You don't need to sign up for a U.N. mission, deliver medical aid to a developing country or renounce your possessions to improve the planet. By enjoying a vacation with a charity-minded tour operator, you're already helping humanity. Many such companies give back to the far-flung destinations their leisure clients visit.
Take Boston-based Grand Circle Corp., which typically sends more than 100,000 travelers, mostly 50 and older, on trips each year. Since 1992, its nonprofit arm, Grand Circle Foundation, has donated or pledged $47 million to educational and humanitarian efforts around the world, a significant part financed by tour proceeds, said spokeswoman Priscilla O'Reilly.
Austin-Lehman Adventures in Billings, Mont., which offers high-end hiking, biking and multi-sport trips to about 1,100 travelers each year, donates bicycles to an African community.
And at the even smaller Journeys Within Tour Co., which runs a five-room bed-and-breakfast in Cambodia and crafts custom trips for several hundred people each year, philanthropy is woven into the activities. Its travel clients can tour community projects they help finance.
"Living and working in Cambodia, we were really aware of the poverty all around us," said British-born Andrea Ross, who, with her American-born husband, Brandon, founded Journeys Within in 2003. Two years later, they set up a nonprofit group to do something about it.
A closer look at how these three companies do good:
Grand Circle Corp.: For every person who books with one of the company's two tour operators, Grand Circle Travel and Overseas Adventure Travel, $10 goes to an allied foundation, which has five staff members and supports projects in 30 countries, O'Reilly said. Hundreds of travelers each year also choose to donate.
One of the foundation's longest-running projects, World Classroom, aids schools in nearly 100 communities. At the Ngamo Primary School in Bulawayo, Zimbabwe, for instance, it has spent nearly $80,000 to build classrooms, replace roofing, buy furniture and make other improvements.
With recent efforts to set up a farming cooperative in a Thai village and a sewing workshop in Egypt, Grand Circle has expanded into community building as well. And when a crisis hits, its tour customers respond. More than 4,200 this year have sent money to help earthquake-ravaged Haiti, O'Reilly said.
Austin-Lehman Adventures: What's more recyclable than a bicycle? With that in mind, this company is partnering with Bicycles for Humanity, which collects used bikes and sends them to developing countries, where they provide vital transportation. Dan Austin, Austin-Lehman co-founder, also founded the Billings, Mont., chapter of the charity.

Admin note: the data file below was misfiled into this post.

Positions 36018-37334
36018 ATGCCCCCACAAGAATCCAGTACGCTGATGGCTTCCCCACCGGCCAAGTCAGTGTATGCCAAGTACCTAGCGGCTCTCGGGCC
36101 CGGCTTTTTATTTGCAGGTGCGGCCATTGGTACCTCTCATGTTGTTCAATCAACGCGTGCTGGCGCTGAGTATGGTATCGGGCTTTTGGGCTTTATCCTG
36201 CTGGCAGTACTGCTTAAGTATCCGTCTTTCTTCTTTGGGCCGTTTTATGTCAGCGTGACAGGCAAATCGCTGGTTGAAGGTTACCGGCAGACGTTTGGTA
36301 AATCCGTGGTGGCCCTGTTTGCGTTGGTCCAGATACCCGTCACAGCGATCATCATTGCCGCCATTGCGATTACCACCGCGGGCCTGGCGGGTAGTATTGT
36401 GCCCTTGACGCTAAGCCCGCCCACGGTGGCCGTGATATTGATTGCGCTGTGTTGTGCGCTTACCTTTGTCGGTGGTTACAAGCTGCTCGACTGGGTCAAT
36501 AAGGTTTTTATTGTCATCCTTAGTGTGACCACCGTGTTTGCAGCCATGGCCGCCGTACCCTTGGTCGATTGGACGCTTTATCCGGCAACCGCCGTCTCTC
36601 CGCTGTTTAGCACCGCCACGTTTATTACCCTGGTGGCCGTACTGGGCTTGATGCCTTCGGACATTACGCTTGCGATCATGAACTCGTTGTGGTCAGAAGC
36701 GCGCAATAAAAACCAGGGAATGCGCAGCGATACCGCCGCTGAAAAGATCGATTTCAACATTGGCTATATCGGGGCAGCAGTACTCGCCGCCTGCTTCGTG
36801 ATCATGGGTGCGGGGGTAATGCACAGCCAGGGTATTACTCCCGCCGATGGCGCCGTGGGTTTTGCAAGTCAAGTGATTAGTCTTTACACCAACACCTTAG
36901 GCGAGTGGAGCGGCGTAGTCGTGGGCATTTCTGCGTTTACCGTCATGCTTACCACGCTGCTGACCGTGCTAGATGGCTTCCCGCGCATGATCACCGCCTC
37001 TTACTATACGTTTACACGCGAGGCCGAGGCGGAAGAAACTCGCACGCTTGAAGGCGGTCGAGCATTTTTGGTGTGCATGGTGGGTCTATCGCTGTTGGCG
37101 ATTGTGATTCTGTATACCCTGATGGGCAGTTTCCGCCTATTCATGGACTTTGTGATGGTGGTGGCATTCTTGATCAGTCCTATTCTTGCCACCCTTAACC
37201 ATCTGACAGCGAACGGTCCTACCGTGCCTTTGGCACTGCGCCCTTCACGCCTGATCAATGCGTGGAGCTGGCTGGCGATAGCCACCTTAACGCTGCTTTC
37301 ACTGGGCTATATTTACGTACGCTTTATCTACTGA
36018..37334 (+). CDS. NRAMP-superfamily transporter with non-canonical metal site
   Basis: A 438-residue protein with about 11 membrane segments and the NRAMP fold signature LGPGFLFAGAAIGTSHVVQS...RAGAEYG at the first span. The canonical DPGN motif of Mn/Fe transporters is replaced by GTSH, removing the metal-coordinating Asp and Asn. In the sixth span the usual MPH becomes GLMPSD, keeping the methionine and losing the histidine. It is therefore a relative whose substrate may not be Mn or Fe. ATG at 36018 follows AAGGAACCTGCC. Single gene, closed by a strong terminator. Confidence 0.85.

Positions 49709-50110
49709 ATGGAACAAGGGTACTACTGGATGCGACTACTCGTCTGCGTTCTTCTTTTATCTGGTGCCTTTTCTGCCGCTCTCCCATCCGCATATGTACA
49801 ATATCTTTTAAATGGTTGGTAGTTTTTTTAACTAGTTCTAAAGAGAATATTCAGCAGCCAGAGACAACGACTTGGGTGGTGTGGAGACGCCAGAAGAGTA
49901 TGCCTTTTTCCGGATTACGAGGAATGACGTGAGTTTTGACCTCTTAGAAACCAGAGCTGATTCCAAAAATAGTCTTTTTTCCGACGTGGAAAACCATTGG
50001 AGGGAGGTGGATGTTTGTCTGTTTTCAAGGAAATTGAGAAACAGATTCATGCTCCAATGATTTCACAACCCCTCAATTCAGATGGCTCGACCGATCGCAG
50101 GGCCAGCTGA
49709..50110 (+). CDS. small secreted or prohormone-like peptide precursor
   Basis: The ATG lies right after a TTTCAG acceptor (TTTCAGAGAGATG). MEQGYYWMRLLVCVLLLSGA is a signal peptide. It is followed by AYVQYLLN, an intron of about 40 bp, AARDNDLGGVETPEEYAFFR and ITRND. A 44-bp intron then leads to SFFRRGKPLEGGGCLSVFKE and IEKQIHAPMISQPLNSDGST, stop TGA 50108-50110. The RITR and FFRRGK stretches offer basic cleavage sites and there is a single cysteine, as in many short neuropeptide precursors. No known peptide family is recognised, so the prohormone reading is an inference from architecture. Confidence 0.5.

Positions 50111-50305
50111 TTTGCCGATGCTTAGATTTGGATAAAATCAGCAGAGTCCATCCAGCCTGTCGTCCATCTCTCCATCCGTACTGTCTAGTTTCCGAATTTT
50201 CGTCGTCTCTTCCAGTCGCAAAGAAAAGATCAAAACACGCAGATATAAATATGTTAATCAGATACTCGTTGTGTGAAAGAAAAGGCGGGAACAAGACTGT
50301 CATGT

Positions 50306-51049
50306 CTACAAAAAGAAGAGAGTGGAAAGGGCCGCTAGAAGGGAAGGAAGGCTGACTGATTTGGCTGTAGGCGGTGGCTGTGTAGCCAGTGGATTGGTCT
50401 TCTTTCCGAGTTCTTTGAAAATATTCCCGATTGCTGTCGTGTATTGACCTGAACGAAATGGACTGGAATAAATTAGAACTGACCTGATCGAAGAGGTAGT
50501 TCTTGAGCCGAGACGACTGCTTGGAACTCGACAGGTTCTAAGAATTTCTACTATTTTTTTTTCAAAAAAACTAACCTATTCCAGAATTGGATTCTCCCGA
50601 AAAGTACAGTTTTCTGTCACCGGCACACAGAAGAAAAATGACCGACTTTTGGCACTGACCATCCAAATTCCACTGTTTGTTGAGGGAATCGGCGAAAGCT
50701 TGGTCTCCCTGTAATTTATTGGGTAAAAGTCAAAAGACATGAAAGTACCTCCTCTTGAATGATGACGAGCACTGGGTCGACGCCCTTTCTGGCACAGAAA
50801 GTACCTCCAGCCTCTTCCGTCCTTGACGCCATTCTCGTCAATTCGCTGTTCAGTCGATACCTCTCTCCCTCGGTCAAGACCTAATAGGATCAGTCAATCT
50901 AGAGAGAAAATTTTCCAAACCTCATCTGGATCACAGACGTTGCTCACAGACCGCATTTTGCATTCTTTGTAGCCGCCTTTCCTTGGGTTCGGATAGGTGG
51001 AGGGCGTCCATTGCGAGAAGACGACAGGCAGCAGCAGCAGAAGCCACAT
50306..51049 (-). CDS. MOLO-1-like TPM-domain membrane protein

For every traveler who joins its weeklong bike trip in October through Italy's Tuscany region ($3,398 per person), Austin-Lehman will donate $1,000 to build a shop with hundreds of bikes in rural Ngoma, Namibia, along with a center where locals can learn to repair their two-wheelers. Then, on a 10-day African bike tour next year, participants will visit Ngoma and the new facilities, along with traditional tourist sites such as Victoria Falls.
Closer to home, Austin-Lehman is aiding the nonprofit Glacier National Park Fund, which helps preserve the Montana park, by donating $100 for each participant in its three multi-sport vacations there in August. Under its new "Preserve a Park" program, the company will aid a different park each year.
Journeys Within Tour Co.: Education is a major focus for this company's allied nonprofit, Journeys Within Our Community. Using private donations, many of them from past tour customers, it is providing scholarships for more than than 100 university students in Cambodia, Laos and Myanmar. Hundreds more students, from age 3 to adults, take extracurricular classes on tradtiional dancing, English and other subjects offered by the the nonprofit, Andrea Ross said.
The organization also finances local micro-loans and clean-water efforts, including digging wells. Tour clients last year contributed more than $160,000 to the various programs.
"From the beginning, guests wanted to hear about what we're doing and wanted to get involved and help," Andrea Ross said. "I honestly believe that philanthropic travel can change the world."